Louisa May Alcott Biography

Louisa May Alcott Biography

Louisa May Alcott had the good fortune to be raised by highly unconventional, literary-minded parents. Her mother was a pioneer in the women’s suffrage and abolitionist movements, and her father was a transcendentalist philosopher and social reformer. Alcott’s first and still best-known novel, Little Women, was an immediate popular success and continues to enjoy a wide readership. Largely based on her own childhood experiences, Little Women recounts the story of sisters Jo, Amy, Beth, Meg, and their mother, “Marmee” March. The March women must learn to fend for themselves when their father leaves home to fight in the Civil War. Little Women and Alcott have rallied generations of women who find strength in the love, support, and success of her dynamic female characters. Alcott would go on to write three follow-up novels about Jo March as well as numerous other novels, poetry, and nonfiction.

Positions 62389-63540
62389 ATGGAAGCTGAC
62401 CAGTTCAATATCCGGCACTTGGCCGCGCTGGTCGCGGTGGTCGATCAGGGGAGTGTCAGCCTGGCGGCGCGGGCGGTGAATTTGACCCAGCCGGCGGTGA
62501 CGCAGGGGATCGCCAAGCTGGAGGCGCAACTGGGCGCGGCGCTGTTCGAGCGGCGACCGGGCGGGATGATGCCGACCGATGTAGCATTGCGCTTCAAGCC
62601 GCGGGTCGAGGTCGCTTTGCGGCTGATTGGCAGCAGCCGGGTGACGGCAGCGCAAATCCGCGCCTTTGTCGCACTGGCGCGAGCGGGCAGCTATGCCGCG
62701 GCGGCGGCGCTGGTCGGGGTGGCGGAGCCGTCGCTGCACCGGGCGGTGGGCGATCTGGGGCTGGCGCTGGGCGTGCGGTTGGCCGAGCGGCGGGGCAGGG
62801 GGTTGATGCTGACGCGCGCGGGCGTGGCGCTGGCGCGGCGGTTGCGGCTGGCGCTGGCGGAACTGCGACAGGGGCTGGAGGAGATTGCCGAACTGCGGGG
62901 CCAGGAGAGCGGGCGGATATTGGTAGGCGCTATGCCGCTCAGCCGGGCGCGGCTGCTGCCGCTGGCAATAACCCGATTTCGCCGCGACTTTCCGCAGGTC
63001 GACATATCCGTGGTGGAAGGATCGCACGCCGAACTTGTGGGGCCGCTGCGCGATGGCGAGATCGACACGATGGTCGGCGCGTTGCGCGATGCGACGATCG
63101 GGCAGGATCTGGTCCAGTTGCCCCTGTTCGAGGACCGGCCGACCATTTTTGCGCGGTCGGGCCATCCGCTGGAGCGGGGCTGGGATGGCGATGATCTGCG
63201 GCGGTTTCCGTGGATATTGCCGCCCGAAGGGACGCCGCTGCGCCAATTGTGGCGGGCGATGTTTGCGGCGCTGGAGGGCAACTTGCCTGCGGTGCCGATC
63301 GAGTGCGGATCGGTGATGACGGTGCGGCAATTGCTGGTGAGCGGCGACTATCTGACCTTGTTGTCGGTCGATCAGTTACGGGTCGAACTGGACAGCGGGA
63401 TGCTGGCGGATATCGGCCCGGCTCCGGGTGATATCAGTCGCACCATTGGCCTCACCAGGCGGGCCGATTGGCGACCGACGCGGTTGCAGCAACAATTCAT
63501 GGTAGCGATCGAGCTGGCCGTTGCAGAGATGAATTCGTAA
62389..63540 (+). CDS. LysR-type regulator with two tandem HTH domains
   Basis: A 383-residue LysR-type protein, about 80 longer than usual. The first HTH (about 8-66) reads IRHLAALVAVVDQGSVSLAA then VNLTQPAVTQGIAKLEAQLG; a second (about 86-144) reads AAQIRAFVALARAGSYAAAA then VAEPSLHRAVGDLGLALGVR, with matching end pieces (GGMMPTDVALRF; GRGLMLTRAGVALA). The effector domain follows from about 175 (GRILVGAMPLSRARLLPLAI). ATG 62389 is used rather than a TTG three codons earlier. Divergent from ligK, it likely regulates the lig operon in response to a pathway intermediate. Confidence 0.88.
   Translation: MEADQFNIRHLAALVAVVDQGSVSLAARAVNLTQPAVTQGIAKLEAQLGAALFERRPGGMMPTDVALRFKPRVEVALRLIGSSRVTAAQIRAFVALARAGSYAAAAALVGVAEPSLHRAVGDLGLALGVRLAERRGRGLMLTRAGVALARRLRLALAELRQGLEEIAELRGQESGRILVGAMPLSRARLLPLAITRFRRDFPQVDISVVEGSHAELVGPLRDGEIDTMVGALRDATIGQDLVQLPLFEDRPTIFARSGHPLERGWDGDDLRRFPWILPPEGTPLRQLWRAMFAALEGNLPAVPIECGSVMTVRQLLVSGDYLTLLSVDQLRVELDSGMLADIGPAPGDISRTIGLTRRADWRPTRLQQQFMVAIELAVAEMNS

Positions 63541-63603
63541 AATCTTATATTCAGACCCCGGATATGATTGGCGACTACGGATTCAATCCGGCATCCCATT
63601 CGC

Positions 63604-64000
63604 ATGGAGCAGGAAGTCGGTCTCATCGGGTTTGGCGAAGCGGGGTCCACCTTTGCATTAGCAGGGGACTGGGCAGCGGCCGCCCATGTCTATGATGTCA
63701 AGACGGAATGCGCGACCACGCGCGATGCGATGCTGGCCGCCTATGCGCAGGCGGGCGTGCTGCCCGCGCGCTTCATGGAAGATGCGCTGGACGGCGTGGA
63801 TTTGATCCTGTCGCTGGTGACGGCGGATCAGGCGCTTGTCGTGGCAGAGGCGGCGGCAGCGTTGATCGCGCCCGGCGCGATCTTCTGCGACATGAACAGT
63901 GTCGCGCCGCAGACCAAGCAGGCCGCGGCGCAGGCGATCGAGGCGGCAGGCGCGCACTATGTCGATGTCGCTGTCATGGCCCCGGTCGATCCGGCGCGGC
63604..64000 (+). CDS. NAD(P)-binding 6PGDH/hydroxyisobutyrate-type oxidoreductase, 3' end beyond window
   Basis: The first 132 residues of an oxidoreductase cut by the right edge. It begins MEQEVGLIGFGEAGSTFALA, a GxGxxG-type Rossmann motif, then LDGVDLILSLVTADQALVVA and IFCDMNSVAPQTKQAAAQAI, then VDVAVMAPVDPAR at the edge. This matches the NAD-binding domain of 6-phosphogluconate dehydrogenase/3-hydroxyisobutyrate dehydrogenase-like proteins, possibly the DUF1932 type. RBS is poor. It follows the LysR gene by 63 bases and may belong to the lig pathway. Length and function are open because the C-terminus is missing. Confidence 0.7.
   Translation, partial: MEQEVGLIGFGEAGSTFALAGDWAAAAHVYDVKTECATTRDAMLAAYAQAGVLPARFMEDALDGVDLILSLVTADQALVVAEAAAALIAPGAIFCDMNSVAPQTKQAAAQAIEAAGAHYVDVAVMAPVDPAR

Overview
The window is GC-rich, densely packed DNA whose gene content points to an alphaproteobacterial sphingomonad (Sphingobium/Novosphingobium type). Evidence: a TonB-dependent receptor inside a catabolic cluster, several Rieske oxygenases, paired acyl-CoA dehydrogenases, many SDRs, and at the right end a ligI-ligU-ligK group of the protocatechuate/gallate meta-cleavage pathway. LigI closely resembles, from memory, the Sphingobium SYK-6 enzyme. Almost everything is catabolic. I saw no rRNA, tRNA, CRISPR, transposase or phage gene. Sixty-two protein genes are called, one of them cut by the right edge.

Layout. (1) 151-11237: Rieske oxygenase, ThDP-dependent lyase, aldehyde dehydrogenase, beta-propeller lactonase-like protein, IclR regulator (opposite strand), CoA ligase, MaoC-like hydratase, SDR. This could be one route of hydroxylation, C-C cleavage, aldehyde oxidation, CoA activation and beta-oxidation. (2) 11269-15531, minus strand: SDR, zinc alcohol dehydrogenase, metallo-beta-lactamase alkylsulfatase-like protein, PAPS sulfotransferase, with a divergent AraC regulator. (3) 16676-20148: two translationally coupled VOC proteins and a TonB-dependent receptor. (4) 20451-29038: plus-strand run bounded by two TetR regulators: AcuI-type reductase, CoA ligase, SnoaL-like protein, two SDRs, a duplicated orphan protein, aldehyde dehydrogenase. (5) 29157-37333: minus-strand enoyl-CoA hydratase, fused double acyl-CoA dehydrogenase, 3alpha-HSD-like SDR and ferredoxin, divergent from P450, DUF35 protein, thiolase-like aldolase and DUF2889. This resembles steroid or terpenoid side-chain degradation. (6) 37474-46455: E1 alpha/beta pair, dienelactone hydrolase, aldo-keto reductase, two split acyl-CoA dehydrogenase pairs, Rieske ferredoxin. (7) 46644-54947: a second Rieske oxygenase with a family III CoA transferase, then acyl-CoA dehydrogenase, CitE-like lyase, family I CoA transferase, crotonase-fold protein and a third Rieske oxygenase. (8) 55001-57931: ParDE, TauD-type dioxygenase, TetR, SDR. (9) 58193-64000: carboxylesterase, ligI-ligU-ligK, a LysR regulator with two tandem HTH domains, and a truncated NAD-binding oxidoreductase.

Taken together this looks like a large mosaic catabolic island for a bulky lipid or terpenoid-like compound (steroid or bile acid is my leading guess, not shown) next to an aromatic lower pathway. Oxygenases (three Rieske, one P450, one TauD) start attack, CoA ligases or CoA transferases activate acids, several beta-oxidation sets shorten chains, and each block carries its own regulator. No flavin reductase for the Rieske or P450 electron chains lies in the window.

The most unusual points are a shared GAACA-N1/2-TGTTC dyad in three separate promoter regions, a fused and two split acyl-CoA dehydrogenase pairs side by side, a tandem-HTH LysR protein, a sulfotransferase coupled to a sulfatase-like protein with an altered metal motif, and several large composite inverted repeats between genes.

Facts and Trivia

  • Her father, Amos Bronson Alcott, moved the family to a commune called “Fruitlands” when Louisa was eleven years old.
  • Regular visitors and family friends to the Alcott home included Ralph Waldo Emerson, Henry David Thoreau, and Nathaniel Hawthorne.
  • Until she was a successful author, Alcott held various low-paying jobs, including working as a servant and a seamstress.
  • Want to read all of Alcott’s works? Early poems and later, racy mysteries (A Long Fatal Lovechase and Pauline’s Passion and Punishment ) were penned under the pseudonym “A. M. Barnard.”
  • Alcott is buried in Concord, Massachusetts, in Author’s Ridge of the Sleepy Hollow Cemetery. She died in 1888 at the age of 56, just two days after her father.
Additional Content
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